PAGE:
Politics » Politics Feature

The Swinging Door

Memphis city government begins the transition to a new election year, while Shelby County government achieves a measure of harmony.

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As one election, a national one, finally heads to an end (with votes still being counted here and there), the next process of electoral transition is underway, locally.

This week, an abbreviated one because of the Thanksgiving holiday, sees the beginning of turnover on the Memphis City Council. Of the body's 13 available seats, three will be spoken for during the next few weeks. Those are the ones that were scheduled for vacating as of August 2nd, when three council members — Bill Morrison in District 1, Edmund Ford Jr. in District 6, and Janis Fullilove in Super District 8, Position 2 —  won elections for positions in Shelby County government.

Jeff Warren - JACKSON BAKER
  • Jackson Baker
  • Jeff Warren

At the Flyer's press time on Tuesday, the first of these seats — that of Morrison, who was elected Probate Court clerk — was due for reappointment that evening by vote of council. The applicants were Paul Boyd, Mauricio Calvo, Faye Morrison, Tierra Holloway, Rhonda Logan, Danielle Schonbaum, and Lonnie Treadway.

The seats currently held by Ford and Fullilove will be filled next. Fullilove, now Juvenile Court clerk, has announced her resignation, effective November 23rd, and Ford's resignation will take effect two days later, on November 25th. Applicants for either seat must submit proof of their residency, a resume, a letter of interest, a sworn affidavit, and a nominating petition with 25 signatures of registered voters in the relevant district.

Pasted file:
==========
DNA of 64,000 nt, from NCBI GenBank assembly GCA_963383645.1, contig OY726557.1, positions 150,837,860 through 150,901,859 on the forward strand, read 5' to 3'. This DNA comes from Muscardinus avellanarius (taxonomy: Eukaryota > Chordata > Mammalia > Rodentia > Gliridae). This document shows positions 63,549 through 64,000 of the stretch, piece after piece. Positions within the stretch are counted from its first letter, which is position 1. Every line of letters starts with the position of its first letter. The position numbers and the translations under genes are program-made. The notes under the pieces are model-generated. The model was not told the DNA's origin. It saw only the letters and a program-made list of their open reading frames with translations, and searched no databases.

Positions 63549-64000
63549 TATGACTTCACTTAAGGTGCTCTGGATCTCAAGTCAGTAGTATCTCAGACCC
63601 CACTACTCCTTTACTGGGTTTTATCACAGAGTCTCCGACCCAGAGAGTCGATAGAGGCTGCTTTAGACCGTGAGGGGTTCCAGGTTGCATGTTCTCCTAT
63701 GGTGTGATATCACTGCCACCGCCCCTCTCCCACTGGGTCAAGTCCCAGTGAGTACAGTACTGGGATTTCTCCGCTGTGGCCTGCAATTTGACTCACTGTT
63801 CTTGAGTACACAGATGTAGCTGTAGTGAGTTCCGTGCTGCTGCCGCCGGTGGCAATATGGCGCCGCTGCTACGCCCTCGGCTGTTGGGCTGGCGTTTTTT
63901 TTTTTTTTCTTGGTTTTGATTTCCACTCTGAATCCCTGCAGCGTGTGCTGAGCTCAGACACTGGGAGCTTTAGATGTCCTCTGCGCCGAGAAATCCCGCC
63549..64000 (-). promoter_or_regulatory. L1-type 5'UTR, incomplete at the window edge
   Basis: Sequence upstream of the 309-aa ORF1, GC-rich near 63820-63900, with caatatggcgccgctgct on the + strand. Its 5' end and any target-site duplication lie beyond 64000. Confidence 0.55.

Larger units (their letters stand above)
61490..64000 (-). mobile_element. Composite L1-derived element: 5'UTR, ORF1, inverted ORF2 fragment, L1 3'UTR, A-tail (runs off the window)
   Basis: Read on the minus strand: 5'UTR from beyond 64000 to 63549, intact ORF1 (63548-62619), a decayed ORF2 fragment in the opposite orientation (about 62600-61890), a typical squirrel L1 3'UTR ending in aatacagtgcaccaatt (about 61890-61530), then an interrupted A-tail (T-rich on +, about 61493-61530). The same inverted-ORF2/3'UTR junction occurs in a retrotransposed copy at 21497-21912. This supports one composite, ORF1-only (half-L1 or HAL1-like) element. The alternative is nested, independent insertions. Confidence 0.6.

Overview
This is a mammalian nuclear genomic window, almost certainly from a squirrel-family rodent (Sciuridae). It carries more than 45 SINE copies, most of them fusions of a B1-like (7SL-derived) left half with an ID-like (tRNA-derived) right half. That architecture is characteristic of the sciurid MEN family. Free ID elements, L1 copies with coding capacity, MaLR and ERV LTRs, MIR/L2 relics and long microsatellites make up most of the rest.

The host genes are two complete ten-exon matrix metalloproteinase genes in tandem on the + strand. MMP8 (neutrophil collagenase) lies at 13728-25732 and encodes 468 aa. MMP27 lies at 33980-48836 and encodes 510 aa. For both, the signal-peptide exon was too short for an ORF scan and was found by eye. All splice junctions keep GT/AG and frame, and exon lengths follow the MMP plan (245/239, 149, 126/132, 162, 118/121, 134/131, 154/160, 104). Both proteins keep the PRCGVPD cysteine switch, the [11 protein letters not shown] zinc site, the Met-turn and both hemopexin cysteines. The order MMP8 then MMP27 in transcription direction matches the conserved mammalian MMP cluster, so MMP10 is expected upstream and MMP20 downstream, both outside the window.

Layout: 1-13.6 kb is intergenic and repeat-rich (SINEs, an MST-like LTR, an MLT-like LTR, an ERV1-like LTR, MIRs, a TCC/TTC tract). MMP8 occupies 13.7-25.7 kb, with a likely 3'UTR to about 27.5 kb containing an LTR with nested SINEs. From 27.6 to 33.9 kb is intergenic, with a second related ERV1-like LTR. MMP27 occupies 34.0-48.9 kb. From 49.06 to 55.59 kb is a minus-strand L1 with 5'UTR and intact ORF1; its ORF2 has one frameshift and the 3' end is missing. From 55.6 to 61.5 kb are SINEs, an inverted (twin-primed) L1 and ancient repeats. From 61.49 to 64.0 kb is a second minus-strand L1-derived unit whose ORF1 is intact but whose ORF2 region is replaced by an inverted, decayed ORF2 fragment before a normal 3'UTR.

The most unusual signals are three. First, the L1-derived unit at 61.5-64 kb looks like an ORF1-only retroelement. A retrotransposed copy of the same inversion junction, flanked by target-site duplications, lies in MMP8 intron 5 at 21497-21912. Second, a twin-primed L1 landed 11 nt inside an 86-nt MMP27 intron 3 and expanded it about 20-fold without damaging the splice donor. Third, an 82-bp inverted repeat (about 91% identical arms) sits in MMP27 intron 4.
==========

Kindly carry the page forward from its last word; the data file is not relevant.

Registration packets for the two seats will be available as of noon next Monday, November 26th, and the deadline for filing applications is Thursday, December 13th. The council is expected to vote on filling the two seats at its meeting on December 18th.

The seats held by Morrison, Ford, and Fullilove became points of controversy following the August 2nd election, when local activists insisted in vain that the council members resign their positions soon enough to permit the inclusion of their vacated seats on the November 6th election ballot. Instead, the three members chose to continue occupying their council seats for nearly the full 90 days post-election that the city charter permitted — a fact making it necessary to fill the seats by appointment and giving the remaining council members the say-so over replacing the departing members.

Ford, now a member of the Shelby County Commission, was even deputized by commission chair Van Turner to serve as a de facto liaison between the two local legislative bodies.

The councilman's forthcoming resignation is not the only change on his horizon. He was named financial literacy coordinator for Memphis Public Libraries last week, and, as he informed his fellow commission members on Monday, Ford's employment as a teacher in the Shelby County Schools system would end on Wednesday of this week — a fact permitting him to vote without recusal on an issue affecting school funding.

Ultimately, all 13 council seats, including the three being filled between now and year's end, will be up for grabs in the 2019 city election scheduled for next October. At least one seat, the one for Super District 9, Position 3, now held by Councilman Reid Hedgepeth, has already drawn a challenger.